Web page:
The premise of fighting games is one that’s simplistic, yet offers endless possibilities. Facing an opponent, both in the fictional game world and that of reality, is one that fulfills the human instinct of competing to see who’s best. With such an open template, almost anything can exist within a fighting game. Throughout the years we’ve seen titles featuring ninjas, beasts, and femme Fatales with an obscene lack of clothing. Now the indie title Omen of Sorrow is offering a unique brand of horror set within fighting confines.
Inspiration comes in many forms, and with Omen of Sorrow, developer AOne Games is looking beyond horror to base their design. “In terms of inspirations, there’s a whole swath of them! From great classics like the Last Blade, the King of Fighters series and the Street Fighter series, to so-called “anime fighters” like Melty Blood or Guilty Gear,” said Game Designer Felipe Munoz.
Ambition is also playing a key factor in what the team is hoping to achieve with respect to the premise and design approach. “In terms of controls and “feel”, Omen of Sorrow uses 4 attack buttons, plus a dedicated Throw button and one “Special” button. It’s aiming to be more fast-paced than, say, Street Fighter 4, but less busy than the Guilty Gear or the Marvel series. We definitely want that focus on pacing and the neutral game that makes classic 2D fighters so enjoyable to watch. We also would like just the tiniest bit of that agility and mobility that you find on most anime fighters.”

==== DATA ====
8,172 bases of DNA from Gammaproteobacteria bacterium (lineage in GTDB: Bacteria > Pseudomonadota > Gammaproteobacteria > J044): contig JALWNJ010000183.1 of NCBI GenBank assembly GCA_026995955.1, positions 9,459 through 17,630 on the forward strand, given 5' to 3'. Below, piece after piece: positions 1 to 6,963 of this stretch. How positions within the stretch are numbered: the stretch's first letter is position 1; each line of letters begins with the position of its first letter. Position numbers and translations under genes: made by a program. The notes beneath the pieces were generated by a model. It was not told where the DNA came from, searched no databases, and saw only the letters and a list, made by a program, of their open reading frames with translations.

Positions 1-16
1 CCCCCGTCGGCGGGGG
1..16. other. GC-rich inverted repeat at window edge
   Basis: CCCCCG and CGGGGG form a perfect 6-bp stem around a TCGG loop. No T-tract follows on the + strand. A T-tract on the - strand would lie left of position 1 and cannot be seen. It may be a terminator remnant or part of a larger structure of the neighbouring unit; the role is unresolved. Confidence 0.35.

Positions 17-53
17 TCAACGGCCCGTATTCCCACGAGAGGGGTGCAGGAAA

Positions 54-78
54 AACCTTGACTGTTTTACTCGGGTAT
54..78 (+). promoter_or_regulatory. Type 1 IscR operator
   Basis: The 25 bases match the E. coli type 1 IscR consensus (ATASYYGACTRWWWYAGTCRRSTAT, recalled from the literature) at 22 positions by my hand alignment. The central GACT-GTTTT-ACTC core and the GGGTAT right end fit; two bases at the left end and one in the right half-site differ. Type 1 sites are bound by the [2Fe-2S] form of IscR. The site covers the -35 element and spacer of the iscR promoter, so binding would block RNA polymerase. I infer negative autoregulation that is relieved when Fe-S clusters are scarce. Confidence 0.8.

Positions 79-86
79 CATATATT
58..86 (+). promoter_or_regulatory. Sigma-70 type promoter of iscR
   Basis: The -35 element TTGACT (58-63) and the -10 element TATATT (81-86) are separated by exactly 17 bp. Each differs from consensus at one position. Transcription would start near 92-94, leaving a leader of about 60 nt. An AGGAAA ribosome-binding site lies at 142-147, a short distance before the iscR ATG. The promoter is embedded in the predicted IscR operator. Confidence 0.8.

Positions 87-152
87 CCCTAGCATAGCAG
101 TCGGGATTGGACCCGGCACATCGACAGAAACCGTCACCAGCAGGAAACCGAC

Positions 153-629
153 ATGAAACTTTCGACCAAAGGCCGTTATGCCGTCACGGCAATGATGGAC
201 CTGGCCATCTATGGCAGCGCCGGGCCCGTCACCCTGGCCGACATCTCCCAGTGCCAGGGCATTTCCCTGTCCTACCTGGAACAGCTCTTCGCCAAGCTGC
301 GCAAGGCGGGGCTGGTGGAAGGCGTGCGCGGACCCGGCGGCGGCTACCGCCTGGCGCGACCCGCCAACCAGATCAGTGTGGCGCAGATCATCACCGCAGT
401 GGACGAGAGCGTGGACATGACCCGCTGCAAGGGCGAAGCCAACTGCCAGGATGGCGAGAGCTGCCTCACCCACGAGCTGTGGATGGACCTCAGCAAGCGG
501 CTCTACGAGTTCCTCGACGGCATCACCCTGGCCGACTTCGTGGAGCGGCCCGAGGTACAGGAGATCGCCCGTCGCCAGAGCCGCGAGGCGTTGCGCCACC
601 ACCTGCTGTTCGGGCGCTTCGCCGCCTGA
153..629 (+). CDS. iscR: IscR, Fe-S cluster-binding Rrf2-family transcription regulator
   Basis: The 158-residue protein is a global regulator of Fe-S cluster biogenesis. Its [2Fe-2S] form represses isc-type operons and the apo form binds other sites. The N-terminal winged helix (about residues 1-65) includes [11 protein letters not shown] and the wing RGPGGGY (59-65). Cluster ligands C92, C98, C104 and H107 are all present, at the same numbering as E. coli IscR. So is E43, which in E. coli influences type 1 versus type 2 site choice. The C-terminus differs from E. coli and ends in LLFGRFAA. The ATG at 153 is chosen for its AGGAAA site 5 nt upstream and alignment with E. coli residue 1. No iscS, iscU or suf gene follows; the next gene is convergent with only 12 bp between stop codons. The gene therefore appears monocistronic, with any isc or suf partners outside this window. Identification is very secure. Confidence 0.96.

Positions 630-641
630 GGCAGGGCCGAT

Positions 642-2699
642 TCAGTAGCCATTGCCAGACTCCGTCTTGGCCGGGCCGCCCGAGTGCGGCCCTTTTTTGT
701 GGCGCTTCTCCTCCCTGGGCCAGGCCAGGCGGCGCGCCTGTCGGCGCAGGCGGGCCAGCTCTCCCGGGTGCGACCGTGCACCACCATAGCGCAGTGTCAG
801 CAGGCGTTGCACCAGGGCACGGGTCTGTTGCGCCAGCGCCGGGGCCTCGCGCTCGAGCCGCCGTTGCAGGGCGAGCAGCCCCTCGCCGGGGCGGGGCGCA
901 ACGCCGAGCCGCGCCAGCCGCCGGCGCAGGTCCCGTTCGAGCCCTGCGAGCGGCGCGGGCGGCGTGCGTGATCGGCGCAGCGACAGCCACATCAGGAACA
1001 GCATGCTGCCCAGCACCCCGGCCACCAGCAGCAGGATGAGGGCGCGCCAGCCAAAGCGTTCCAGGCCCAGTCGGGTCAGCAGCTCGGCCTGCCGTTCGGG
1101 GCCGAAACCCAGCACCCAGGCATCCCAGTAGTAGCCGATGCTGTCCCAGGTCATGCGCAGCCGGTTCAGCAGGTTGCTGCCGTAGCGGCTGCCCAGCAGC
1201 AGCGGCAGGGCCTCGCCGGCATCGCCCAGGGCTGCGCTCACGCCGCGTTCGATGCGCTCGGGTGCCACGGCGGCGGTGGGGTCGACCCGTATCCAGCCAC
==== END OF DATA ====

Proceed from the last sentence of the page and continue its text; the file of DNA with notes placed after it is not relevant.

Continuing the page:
REFINEMENT OVER REVOLUTION
Fighting games have generally kept to the basics over the years. While some have introduced fancy mechanics or tag elements, others have stuck with the fundamentals. The approach AOne is taking with Omen of Sorrow’s core is one that is balancing between offering something different, while not being too far off from player expectations.
“I wouldn’t be so conceited as to promise that any particular mechanic will be entirely unheard of or revolutionary. We want to offer incremental differences, rather than try to redefine the genre. We love the fighting game genre! It isn’t broken, so we’re not trying to fix it,” said Felipe.
“As far as giving it our own spin goes, the focus has mostly been on things like pacing and mobility. We have given a lot of focus to lateral mobility in the game, rather than vertical, and are trying to create a combat experience that has a lot to do with making the best out of spacing, resets, and approach. To that effect, we have introduced a “retreat” mechanic, for instance, as well as a couple of other surprises which you’re going to have to discover for yourself once you get your hands on the game.”
AOne Games’ central goal with Omen of Sorrow is to offer great mechanics with a diverse roster. Launching with twelve characters, the team is ensuring that each feels balanced, and presents different play styles to take advantage of. For Felipe, this has been an element which has proved to be an enjoyable challenge.
“We’re trying to create a cast with a diverse playstyle so that there’s a character for every kind of player. In our last demo, for instance, Gabriel was a sort of jack-of-all-trades, with a very straightforward fighting style. By contrast, Radegonda is an air-superiority character. Very mobile on the air, but somewhat defensive and fixed on the ground.”